One of the upsides to a full day of the right type of snow, is pulling out the close-up lens and trying to photograph some snowflakes.
From past experimenting I've found that the snow has to be just the right consistency. Basically, dry and light so that each flake sits on top of the one below, creating small pockets of air.
Using an external light source, one can angle the light to reflect across the plane of the snowflake, causing it to shine.
Or to catch edges, angles and curves by directing the light to the side of a pile of snow.
I've never had any luck doing this when the snow is heavy (big, wet flakes), dense, well-packed, old (not fresh), or during the day. As for technical bits, for all these photos I used my old camera, the D70s (I've been having some shutter trouble with the D300 lately), my trusty old Sigma 50mmƒ2.8 lens and a basic desk lamp with a bendable neck. As for camera settings, I used manual focus, manual exposure with aperture set at ƒ5.6, shutter speed based on the internal light meter and iso at 200. All were processed in Lightroom. The blue tint added by setting the white balance to tungsten then adjusting the temperature (blue/yellow slider) to the right a tad.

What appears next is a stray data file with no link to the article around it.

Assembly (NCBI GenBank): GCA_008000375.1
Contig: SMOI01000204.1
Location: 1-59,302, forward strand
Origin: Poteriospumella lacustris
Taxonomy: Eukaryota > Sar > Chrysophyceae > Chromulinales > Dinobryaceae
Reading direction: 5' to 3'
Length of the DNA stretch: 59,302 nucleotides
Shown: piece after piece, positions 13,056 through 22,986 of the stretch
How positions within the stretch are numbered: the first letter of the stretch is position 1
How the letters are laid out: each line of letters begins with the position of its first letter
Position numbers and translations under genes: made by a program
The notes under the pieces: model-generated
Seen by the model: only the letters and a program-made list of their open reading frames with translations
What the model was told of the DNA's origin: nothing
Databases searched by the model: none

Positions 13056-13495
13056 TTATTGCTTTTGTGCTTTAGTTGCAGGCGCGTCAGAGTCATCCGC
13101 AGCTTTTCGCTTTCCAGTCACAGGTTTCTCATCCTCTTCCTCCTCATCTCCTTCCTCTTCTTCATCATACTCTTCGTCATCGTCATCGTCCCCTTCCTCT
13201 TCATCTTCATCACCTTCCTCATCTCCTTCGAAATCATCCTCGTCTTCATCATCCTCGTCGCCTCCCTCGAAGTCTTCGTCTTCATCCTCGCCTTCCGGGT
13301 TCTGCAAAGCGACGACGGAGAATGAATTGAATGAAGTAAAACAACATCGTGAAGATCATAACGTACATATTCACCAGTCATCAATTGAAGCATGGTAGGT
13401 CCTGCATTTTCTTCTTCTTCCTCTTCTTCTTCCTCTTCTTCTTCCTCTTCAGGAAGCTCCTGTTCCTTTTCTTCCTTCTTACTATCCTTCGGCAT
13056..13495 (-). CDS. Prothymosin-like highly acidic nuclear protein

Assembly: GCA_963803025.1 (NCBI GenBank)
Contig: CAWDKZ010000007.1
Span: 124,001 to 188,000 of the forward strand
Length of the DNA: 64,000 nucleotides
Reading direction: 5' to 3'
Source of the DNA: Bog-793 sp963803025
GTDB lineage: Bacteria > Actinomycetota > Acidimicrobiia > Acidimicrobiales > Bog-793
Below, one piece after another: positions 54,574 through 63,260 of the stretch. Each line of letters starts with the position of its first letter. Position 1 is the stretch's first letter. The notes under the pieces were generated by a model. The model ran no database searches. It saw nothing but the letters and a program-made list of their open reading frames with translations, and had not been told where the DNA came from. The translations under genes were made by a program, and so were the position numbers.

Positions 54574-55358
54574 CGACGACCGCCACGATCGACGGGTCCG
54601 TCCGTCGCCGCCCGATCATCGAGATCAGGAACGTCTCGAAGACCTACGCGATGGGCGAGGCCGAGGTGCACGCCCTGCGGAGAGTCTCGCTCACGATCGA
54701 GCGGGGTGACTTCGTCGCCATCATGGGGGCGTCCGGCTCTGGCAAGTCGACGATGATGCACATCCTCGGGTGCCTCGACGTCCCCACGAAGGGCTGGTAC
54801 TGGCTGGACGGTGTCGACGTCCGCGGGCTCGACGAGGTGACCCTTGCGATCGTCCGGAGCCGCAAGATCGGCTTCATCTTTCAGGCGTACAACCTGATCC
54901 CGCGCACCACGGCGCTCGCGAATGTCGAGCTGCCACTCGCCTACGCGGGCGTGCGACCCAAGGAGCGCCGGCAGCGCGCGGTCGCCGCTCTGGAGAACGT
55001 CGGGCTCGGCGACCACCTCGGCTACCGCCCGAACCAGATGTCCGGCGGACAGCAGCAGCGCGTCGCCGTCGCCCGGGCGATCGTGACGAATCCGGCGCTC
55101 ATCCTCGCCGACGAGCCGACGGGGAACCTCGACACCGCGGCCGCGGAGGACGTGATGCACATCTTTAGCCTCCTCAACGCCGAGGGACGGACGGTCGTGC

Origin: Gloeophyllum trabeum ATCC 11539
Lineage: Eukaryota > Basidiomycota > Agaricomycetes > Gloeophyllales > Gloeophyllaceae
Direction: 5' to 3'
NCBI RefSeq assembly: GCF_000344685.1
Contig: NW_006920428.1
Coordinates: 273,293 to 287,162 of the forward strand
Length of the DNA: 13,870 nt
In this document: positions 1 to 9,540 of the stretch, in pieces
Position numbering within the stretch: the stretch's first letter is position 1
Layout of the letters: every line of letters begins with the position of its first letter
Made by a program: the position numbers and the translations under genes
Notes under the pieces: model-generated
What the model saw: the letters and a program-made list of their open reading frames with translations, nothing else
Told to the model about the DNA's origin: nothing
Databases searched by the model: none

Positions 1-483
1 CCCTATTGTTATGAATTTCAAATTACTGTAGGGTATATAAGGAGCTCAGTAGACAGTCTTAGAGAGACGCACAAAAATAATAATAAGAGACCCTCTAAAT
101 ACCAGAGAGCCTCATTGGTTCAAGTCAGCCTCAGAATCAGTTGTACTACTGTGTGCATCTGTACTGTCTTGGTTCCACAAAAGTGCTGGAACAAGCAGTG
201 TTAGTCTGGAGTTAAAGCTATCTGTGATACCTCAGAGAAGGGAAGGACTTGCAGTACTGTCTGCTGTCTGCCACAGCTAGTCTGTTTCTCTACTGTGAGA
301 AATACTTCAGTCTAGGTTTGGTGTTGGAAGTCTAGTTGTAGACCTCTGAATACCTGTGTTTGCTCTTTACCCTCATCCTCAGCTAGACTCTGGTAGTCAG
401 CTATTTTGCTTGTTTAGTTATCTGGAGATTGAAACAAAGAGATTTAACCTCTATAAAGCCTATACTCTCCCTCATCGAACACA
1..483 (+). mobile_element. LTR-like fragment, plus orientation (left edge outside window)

Here are some I took a few years ago: